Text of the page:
Third, it turns out that my points system – the one that I created in approximately eight seconds using advanced numbers like one, three and five – is incredibly inexact. It gives way too much credence to players who are at the end of lengthy Hall of Fame careers, but are no longer anywhere near the top of their respective league. So apologies to Dirk Nowitzki, Dwyane Wade and the rest of the old fogies on the list, but you are disqualified. The goal of this piece is to determine who has the best athletes in 2018, not who has the athletes with the best resumes in 2018. So for that, we’ll cross of Detroit, Miami, Dallas, Seattle/Portland and the Twin Cities.

In that same vein, I also crossed off any city that has a player with zero points. We want to find out which city has the best overall talent across all three sports right now. That removes Oakland, the Los Angeles ‘B’ team (sorry Mike Trout – always the bridesmaid, never the bride), Arizona, Denver, Chicago, Cleveland, Atlanta, the New York ‘B’ team and Tampa/Orlando.

That leaves New England, the Los Angeles ‘A’ squad, Houston, Wisconsin, DC, Philadelphia and the New York ‘A’ team.

With apologies to the NFC East, the trios from DC, Philly and New York are not on the same playing field right now. The athletes from Philadelphia and New York are too young and injury prone, while DC is a star quarterback away from real contention.

Four trios remain: New England, Los Angeles ‘A,’ Houston and Wisconsin.

New England and Los Angeles are the clear top dogs here, but it’s still tempting to move Wisconsin above Houston in this race. Rodgers is one of the America’s biggest stars and Antetokounmpo is beloved by everyone around basketball. Still, Watt is one of the defensive players in football history – and yet he might be better known for his work off the field. Harden grabbed the NBA MVP award last year and came within a Chris Paul injury of knocking off Curry’s unbeatable Warriors. And even though Yelich’s second-half heroics carried the Brewers to the NLCS, Altuve has been doing that for five years with a World Series ring to boot.

Rodgers, Antetokounmpo and Yelich might not have the awards nor the titles to support their case as the best sports trio in the country, but they still are remarkable talents – and depending how one feels about Yelich, Wisconsin could have three players who are all top-10 players in their respective leagues.

In October, Wisconsin sports fans were treated to one of the best runs this state has ever seen. Beginning on Oct. 1 with the Brewers tiebreaker victory over the Cubs, there were 21 high-leverage games featuring three of the best athletes in the world. That is every sports fan’s dream, though the stressful nights can be rough on the heart (and relationships). The Brewers, Bucks and Packers posted a combined 15-6 record over that stretch. Yelich reached base 21 times in 51 plate appearances, Antetokounmpo averaged 25 points, 14.2 rebounds, and 5.7 assists, and Rodgers threw for six touchdowns and no interceptions.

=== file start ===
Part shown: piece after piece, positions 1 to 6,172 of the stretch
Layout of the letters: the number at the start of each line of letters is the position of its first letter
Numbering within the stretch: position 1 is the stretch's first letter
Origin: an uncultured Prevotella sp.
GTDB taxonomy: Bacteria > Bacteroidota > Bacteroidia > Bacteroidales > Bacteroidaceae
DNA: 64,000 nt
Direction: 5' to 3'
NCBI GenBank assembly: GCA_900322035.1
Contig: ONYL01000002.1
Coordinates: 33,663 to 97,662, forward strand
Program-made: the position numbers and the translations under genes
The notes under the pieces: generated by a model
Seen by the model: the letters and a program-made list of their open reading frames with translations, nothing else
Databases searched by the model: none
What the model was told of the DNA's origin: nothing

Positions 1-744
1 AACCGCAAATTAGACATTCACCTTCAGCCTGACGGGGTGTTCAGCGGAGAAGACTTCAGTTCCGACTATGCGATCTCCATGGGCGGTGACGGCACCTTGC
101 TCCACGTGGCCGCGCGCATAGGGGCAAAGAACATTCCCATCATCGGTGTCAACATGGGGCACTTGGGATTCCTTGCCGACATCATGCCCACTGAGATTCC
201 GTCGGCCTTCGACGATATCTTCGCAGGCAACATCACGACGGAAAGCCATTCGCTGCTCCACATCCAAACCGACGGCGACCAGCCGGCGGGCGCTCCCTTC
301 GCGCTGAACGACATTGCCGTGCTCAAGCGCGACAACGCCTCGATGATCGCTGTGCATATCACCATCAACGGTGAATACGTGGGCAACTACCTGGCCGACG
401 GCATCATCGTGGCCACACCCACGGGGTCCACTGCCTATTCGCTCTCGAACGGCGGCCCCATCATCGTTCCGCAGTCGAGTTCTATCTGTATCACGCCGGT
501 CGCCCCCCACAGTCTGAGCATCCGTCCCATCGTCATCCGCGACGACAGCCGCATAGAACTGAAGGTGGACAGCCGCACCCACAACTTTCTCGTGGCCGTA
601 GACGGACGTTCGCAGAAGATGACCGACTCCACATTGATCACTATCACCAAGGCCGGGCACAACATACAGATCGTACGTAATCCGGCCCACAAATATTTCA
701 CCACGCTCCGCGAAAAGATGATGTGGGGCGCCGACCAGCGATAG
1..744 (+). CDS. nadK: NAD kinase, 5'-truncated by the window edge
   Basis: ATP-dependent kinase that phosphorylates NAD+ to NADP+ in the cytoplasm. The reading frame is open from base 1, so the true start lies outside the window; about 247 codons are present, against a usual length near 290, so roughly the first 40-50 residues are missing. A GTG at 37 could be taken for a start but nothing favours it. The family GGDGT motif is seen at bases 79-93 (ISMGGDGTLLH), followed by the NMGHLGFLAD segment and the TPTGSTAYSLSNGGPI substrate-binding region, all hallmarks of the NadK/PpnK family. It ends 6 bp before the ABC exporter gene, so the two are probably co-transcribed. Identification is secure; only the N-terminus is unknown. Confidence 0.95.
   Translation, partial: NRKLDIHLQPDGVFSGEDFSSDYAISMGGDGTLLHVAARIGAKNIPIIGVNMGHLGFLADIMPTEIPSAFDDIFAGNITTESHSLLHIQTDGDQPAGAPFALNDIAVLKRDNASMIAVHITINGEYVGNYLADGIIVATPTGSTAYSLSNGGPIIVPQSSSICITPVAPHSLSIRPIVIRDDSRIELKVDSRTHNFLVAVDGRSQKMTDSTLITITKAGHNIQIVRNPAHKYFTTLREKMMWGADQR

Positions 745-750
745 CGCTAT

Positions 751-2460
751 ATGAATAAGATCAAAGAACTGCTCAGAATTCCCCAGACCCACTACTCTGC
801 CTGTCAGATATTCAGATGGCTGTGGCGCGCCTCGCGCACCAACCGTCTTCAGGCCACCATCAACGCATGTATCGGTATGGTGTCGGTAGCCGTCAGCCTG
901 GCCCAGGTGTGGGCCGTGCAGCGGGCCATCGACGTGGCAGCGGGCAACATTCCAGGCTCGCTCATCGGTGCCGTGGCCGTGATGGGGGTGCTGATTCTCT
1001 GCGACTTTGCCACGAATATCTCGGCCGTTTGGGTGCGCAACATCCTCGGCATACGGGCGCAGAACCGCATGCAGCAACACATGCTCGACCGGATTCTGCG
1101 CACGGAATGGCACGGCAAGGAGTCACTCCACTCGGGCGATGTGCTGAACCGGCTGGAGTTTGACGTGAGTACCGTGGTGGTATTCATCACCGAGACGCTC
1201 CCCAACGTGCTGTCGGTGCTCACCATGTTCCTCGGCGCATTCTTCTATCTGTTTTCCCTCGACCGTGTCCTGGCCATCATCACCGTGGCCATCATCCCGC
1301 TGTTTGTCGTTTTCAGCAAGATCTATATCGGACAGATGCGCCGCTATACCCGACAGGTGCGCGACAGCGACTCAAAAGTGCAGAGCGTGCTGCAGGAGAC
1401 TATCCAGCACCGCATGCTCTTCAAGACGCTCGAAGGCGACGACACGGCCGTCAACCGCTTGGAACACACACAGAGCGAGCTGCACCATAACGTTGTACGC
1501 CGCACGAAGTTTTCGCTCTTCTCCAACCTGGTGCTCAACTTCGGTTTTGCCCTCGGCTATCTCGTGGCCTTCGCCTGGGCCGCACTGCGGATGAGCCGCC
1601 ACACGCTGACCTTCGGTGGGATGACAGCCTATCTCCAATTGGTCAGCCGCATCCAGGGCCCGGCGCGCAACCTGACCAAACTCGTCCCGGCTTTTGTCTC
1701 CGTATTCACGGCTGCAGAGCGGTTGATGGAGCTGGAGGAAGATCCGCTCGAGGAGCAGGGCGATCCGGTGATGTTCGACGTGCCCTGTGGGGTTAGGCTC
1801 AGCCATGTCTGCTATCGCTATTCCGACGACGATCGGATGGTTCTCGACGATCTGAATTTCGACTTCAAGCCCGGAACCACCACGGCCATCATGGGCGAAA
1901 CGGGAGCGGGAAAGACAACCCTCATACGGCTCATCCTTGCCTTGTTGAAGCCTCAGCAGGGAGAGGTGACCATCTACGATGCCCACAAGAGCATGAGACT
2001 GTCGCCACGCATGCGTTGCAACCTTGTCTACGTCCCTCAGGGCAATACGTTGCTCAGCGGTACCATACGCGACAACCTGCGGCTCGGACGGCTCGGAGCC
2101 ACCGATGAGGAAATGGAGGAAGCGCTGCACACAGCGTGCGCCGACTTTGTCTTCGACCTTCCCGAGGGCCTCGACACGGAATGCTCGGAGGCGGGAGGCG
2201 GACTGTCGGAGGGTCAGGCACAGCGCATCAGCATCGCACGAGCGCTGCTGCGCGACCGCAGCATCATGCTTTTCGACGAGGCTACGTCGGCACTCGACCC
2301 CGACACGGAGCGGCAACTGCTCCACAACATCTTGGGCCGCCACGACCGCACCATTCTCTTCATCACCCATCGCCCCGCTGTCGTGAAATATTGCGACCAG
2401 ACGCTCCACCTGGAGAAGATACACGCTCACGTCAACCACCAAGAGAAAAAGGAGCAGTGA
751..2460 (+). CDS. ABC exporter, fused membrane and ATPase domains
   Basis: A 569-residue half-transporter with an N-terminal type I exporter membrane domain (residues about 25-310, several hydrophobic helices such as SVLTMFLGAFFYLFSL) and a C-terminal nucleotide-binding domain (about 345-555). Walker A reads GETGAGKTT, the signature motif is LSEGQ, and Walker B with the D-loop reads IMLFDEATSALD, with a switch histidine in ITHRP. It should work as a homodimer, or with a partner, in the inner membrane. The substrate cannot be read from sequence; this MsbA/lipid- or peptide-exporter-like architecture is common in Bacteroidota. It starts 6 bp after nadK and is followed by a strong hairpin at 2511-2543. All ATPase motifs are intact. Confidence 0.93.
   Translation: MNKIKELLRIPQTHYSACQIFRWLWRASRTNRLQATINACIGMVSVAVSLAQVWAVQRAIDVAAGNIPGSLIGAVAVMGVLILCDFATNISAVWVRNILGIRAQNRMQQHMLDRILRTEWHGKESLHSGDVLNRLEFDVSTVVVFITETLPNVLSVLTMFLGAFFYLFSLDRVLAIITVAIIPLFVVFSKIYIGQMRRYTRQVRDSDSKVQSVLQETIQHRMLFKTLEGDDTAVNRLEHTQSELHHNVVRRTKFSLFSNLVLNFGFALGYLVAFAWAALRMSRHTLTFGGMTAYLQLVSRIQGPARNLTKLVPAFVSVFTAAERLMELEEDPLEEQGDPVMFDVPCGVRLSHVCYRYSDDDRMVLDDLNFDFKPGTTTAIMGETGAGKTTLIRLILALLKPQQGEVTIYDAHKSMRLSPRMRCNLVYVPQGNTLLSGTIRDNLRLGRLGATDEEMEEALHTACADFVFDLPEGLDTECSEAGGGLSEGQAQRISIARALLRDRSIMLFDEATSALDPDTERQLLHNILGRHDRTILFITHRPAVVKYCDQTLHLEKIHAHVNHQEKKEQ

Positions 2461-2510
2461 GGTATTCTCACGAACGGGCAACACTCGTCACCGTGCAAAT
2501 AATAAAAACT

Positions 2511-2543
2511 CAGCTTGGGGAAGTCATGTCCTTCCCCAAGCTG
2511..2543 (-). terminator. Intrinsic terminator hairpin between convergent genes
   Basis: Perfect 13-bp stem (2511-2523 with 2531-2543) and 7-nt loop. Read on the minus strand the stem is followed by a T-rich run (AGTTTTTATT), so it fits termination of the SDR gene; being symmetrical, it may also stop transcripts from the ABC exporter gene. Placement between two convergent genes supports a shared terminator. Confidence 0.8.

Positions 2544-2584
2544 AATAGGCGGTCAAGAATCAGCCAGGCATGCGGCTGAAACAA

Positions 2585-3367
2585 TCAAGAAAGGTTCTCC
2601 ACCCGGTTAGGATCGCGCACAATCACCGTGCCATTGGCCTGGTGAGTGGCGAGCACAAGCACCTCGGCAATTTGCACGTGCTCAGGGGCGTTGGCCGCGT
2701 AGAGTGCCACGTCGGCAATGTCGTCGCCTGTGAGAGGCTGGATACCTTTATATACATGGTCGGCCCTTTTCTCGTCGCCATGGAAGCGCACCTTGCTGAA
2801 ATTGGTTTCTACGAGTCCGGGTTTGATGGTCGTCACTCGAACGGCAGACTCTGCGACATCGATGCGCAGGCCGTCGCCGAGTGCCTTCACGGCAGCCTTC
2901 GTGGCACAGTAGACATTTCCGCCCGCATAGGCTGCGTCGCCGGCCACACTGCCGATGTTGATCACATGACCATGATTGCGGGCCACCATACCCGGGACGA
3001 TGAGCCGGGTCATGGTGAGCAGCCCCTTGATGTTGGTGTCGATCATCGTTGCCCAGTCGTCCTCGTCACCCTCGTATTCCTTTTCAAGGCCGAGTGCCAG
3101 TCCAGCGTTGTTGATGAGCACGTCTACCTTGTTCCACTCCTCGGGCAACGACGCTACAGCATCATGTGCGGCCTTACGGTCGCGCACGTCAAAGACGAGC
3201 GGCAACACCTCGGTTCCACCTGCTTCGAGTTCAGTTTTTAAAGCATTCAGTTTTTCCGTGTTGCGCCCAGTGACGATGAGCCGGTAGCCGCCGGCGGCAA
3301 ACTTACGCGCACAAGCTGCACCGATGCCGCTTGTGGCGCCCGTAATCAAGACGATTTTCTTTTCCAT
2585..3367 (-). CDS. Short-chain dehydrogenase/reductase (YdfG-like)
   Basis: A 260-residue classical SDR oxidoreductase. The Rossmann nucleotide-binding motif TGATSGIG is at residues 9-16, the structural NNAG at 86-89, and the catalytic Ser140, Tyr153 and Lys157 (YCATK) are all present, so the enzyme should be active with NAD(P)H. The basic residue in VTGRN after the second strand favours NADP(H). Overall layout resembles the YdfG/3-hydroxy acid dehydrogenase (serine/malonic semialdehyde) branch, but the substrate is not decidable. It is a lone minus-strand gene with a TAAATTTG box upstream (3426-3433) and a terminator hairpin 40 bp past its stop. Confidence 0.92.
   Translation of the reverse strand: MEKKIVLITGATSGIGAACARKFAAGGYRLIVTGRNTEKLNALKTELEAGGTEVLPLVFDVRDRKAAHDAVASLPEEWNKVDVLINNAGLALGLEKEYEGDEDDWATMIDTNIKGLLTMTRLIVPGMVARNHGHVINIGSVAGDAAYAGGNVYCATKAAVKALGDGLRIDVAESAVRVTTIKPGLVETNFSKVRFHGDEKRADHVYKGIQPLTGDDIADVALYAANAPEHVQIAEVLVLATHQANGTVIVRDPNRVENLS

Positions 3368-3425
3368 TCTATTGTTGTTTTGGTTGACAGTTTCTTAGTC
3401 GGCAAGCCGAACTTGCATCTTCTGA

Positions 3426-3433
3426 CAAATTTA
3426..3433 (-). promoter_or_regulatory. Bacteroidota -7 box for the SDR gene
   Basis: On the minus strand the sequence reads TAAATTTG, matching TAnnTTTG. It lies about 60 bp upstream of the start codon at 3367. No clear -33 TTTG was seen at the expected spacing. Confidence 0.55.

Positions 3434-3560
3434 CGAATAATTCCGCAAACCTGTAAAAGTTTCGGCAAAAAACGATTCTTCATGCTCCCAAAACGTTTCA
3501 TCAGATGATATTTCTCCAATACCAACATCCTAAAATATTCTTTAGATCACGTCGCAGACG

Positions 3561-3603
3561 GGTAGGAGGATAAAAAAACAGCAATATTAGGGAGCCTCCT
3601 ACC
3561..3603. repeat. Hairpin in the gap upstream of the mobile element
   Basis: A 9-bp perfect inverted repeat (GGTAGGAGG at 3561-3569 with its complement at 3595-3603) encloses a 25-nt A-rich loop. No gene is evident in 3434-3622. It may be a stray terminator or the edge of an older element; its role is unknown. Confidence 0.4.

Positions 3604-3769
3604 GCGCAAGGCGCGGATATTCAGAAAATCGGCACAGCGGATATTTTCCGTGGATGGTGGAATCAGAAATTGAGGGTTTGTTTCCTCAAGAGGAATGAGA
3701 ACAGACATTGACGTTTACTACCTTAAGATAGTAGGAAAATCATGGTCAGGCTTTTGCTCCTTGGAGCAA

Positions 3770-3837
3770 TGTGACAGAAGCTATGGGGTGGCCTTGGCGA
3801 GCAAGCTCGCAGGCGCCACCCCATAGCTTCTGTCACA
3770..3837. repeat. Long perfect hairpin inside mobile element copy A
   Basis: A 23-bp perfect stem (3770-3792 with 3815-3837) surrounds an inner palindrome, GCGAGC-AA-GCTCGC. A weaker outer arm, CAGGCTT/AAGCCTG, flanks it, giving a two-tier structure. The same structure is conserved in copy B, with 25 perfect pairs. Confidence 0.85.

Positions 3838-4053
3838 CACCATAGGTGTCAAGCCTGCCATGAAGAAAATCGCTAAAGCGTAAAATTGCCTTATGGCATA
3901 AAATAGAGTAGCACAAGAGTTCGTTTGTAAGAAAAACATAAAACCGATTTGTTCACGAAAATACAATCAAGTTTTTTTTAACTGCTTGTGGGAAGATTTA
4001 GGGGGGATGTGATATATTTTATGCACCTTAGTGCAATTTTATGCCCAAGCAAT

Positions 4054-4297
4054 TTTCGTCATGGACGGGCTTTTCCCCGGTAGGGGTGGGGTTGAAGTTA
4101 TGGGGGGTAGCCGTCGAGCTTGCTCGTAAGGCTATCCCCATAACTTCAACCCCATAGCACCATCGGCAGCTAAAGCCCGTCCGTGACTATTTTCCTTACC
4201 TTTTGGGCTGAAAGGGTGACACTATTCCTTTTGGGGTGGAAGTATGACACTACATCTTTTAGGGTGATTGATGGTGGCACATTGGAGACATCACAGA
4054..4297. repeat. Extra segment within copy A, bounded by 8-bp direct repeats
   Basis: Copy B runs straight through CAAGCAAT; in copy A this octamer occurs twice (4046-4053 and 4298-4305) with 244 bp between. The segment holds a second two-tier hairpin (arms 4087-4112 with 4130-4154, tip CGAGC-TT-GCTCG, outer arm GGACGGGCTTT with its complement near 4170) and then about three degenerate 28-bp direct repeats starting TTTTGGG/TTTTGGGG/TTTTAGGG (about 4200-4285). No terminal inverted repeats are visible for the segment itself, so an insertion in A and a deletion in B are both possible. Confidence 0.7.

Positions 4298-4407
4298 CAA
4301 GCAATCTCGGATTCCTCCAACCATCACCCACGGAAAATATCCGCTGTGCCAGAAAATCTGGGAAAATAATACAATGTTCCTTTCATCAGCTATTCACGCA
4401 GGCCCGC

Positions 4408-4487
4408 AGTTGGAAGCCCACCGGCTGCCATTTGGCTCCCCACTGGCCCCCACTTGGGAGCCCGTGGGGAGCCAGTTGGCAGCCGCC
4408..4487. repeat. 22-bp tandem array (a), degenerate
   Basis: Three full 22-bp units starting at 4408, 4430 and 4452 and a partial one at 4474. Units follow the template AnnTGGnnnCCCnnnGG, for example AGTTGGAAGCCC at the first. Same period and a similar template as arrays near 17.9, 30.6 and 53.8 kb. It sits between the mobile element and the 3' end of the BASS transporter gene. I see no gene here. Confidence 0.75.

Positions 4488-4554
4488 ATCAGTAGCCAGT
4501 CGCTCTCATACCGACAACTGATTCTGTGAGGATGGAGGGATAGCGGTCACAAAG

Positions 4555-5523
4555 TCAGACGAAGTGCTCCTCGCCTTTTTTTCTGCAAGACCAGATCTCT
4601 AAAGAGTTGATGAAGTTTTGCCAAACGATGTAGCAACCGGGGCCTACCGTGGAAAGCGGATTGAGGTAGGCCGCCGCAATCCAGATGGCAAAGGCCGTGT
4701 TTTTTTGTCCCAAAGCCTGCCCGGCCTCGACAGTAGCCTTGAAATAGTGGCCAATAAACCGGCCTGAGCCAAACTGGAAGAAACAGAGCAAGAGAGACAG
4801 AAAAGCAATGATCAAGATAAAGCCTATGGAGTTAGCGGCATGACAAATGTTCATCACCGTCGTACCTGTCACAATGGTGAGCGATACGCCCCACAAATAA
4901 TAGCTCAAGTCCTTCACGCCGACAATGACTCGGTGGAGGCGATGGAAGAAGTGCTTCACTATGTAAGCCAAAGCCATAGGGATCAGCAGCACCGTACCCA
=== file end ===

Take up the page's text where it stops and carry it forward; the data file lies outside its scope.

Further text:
I don’t write this piece to scold Wisconsin sports fans, who certainly aren’t spoiled. The Bucks haven’t won a playoff series since 2001 and the Brewers are still searching for a World Series title in their intermittent postseason runs. Even the Packers – who are working on their third straight decade of Hall of Fame quarterback play – struggled mightily in the 1970s and 80s. This isn’t Boston, where championship trophies seem to sprout from the earth every eight months.

But while other cities decide whether forking over a massive contract to Marcus Mariota or trading Jacob deGrom is the best course of action, Wisconsin – at least for now – is sitting on three phenomenal building blocks. Yelich is a multi-faceted star, Rodgers is a wizard with the pigskin and Antetokounmpo is an extraterrestrial being that adds layers to his game every year. Oh, and all three are in their primes and under contract into their 2021 seasons.

The hit television show "The Office" is applicable to almost all aspects of life, and as Andy Bernard so eloquently states in the series finale, "I wish there was a way to know you’re in the good old days before you’ve actually left them." Soak it all in, Wisconsin. Because it might not get any better than this.